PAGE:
In my more than 12 years of working in communications and public relations, I’ve learned that strategy and planning can make or break any business campaign—including a rebranding. I’ve witnessed the epic failures and extraordinary triumphs that can result from a company’s efforts to shift perceptions of its brand.
Some decisions to rebrand may be made reactively, on the heels of a crisis or controversy. Others are made as a proactive means to align their company’s message to fit a shifting business landscape or a contemporary audience. Whatever your reason for rebranding, it’s important to remember that change can be difficult for everyone in life, including your stakeholders and customers.
As your company sails into the winds of change, a solid, thoughtful strategy will help you reduce the risk of losing key stakeholders—or worse, losing dollars. In this two-part series, we’ll explore the essential ingredients of any rebranding journey. First, we’ll cover the three fundamental steps that will provide the ultimate launch pad for your efforts.
1. Know your audience
Before you even think about a new logo or revamped messaging, you’ll need to develop an intimate understanding of your audience. A comprehensive understanding of your audience will help you decide whether your company should pursue a rebranding at all. It will also empower you to make better decisions as you build out your overall rebranding strategy.
Demographics are just a start. You’ll also need to know how to reach your audience and identify your audience’s brand preferences. The process begins with some key questions. Who is your target audience? What do they value in a brand? Are tradition and consistency valued above all else? If so, does it make sense for your brand to move forward with a rebranding?
Once you’ve carved out a detailed analysis of your key personas, you’ll have a better understanding of how to connect with them. You’ll also identify the best social-media platforms to use to engage with them. During this process, you’ll uncover insights that create richer relationships with customers and stakeholders, making your rebranding strategy more effective.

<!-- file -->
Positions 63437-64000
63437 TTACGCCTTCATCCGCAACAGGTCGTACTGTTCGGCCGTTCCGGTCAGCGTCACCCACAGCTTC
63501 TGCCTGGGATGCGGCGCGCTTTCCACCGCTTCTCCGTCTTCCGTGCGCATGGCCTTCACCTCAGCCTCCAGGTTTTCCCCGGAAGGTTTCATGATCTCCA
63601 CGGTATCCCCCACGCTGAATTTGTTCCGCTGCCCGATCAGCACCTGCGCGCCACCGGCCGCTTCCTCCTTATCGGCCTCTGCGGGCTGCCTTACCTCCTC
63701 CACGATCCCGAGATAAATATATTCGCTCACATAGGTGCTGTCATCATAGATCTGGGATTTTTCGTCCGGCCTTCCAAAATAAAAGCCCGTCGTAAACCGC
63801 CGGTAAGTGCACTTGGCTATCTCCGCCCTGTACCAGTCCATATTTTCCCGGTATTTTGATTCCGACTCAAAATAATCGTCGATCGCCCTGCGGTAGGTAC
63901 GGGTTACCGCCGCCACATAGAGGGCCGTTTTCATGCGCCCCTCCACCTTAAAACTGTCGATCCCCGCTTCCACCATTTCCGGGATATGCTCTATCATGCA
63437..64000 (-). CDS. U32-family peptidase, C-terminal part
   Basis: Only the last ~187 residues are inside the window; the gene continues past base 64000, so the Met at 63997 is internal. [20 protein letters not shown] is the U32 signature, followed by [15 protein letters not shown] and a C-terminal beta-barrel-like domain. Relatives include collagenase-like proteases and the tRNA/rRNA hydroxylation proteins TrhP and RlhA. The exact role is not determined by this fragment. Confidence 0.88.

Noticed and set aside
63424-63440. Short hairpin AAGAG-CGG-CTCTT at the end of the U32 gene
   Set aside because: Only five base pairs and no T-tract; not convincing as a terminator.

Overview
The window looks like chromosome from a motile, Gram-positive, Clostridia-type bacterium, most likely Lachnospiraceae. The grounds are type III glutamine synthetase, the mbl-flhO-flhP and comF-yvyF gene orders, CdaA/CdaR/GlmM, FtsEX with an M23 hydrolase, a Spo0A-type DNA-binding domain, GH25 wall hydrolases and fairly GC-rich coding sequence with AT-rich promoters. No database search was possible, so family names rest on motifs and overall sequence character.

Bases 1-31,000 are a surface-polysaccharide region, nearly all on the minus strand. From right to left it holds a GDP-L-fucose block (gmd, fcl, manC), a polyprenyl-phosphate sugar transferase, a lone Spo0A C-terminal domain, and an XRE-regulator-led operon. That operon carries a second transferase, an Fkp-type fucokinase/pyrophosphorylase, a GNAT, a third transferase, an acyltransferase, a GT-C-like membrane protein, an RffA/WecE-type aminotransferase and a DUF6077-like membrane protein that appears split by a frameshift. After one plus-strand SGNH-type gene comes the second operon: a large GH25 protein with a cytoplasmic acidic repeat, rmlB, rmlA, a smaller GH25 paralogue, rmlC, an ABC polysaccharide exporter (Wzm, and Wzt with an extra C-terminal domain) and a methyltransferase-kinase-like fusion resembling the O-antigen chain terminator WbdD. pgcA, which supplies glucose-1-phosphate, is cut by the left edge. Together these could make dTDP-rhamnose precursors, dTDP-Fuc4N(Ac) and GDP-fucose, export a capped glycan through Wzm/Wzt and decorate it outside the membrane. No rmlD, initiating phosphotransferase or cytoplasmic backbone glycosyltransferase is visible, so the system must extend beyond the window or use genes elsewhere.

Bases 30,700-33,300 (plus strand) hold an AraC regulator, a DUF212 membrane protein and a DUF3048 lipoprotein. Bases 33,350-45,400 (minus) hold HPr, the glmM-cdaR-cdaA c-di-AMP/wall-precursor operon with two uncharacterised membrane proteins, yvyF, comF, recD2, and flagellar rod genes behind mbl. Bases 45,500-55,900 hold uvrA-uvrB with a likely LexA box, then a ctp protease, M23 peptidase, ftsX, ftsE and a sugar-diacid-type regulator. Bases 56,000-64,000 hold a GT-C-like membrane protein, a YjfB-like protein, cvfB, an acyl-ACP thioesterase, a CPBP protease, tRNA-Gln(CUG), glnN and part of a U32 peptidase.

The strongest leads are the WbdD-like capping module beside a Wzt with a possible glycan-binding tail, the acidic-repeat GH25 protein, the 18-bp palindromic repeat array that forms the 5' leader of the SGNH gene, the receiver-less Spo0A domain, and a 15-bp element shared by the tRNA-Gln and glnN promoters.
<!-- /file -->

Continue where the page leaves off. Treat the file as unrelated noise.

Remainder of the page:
2. Understand the risks
Here’s another huge reason why it’s essential to forge a deeper understanding of your audience: It will give you a better sense of whether your audience will accept or reject any changes your business may make.
Once people have established a great connection to your company, they’ll likely have built a connection to the components of its logo and overall branding. As you look to shift perceptions of your brand, your ultimate decision to rebrand or reposition your company should be considered and reconsidered several times over before ever making a move. It’s crucial to remember that a rebranding project shouldn’t be done for its own sake.
Although it may seem tempting to freshen up your website quickly with some vibrant new colors or to design a sharp new logo, it’s important to be strategic while making these changes. That means keeping your customers and stakeholders top-of-mind as you do so.
3. Get some help
It’s exceptionally challenging for a company to rebrand itself from within its own bubble. As you look to build out your rebranding strategy, never be afraid to ask for input from a third-party source to ensure you’re basing your strategy on unbiased data.
Seeking some outside perspective is often the most accurate way to gain a true understanding of your audience and to position your brand accordingly to fit that audience. From customer surveys to case-study analyses, third-party research can be used to gather direct feedback from your audience. This critical research will allow you to set achievable metrics and measure the overall success of your company’s rebranding efforts.
The results will paint a crystal-clear picture of the strengths and pitfalls that exist in your current branding strategy and help identify opportunities to improve. You’ll likely need help from outside experts to stick the landing.
Part two: Your next steps toward success
Your company’s brand serves as the heart and the soul of your company, and it should always be treated with great care. In part two of this series, we’ll explore three more planning strategies that will ensure the future of your brand is in good hands.